Piecyk writes that AT&T management made a pledge on its quarterly earnings call to return wireless margins to more than 40 percent in 2012—“and to get there by stopping the 30 percent growth in smartphone sales dead in its tracks.” He estimates that AT&T’s upgrade rate would have to drop to 8 percent per quarter—a low not seen since at least a year before the first iPhone was launched—in order for it to achieve its goal of selling just 25 million smartphones. “That,” he writes, “would be a notable change and one that Apple investors should be watching carefully as it would likely imply a decline in iPhone sales at AT&T for the year.”
The alternatives for iPhone users wanting to avoid meddling and nickle-and-diming from AT&T, et al., are not great. Few people out there would pay full price on a $600 smartphone, and do so again when the new one comes out in less than a year, just to stay out of a two-year contract. Piecyk says Apple could try to grow its business in prepaid wireless, which is big among emerging markets and lower-income customers. But handset subsidies are hard to find in that space, and the iPhone’s $600 sticker price “represents a big chunk of a household’s monthly income.”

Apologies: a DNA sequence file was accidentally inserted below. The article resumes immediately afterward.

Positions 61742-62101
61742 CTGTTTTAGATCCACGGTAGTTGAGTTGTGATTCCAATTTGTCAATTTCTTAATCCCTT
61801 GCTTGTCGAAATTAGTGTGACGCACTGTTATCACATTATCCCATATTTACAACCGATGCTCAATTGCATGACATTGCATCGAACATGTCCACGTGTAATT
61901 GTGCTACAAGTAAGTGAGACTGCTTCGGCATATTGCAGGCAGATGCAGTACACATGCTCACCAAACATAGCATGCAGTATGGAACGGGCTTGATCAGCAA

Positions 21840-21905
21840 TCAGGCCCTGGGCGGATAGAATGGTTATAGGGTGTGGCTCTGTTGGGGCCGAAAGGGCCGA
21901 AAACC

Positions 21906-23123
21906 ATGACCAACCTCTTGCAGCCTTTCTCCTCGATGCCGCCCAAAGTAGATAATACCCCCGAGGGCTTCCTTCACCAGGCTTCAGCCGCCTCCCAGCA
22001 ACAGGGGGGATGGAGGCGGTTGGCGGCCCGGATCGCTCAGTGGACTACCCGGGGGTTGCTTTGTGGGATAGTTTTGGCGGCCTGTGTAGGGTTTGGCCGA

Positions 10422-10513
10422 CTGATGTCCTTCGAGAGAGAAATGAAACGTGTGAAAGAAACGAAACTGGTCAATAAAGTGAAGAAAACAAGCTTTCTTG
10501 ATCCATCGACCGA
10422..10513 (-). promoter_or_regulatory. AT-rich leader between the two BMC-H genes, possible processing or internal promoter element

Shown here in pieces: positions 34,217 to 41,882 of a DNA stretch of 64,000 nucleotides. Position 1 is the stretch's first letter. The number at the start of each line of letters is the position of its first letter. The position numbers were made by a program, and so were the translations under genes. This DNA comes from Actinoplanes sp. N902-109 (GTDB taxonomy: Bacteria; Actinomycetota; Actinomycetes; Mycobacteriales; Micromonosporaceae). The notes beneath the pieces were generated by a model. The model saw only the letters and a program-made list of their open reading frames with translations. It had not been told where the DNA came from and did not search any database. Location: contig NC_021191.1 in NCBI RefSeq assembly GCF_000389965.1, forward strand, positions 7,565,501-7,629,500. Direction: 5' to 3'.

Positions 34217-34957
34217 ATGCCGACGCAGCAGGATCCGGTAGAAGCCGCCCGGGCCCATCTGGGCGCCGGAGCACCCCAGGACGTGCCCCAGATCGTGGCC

Meanwhile, he expects “wireless operators to try even harder to promote alternatives to Apple … as they increasingly fear Apple’s stranglehold on their margins.” The Piecyk upshot: “If there was a year to push back on Apple,” he writes, “this would be the year.”
Meanwhile No. 2: There are people on Wall Street who think Apple is on an unstoppable path to a trillion-dollar market valuation, thank you, Mr. Piecyk.
Realizing he is in the lonely minority on the stock of the era, Piecyk closes his note with a delightful bit of “disclaimery” introspection:
Am I an Apple hater?
I am completely bought into the Apple ecosystem. Our family of six owns 4 iPads, 2 iPhones, 1 iPod Touch, 2 MacBooks, 1 iMac and two Apple TV’s; and that is just the stuff in active use. After dinner, the kids prefer to stream YouTube or play games on the iPads rather than watch the tons of available programming stored on the networked DirecTV HD DVRs. As I wrote in a note earlier this year, the Kindle Fire garnered no interest from anyone in the family. Right now I am streaming Spotify from my iPad through my Apple TV into my sound system with no incremental setup required. I can’t do that with my Xbox or my DTV box or through my Android phone.
I believe that the iPhone is currently the best smartphone on the market by a wide margin. For the past two years I have used 4 different Android phones as a primary phone in order to evaluate Google’s products … I have no idea why anyone in the United States would choose to buy any smartphone other than an iPhone unless they do not qualify for a two-year contract or cannot afford the high (and rising) monthly charges of the postpaid operator.
So clearly I’m not a hater, but I also understand that the broad market is not all Apple Fan Boys like me.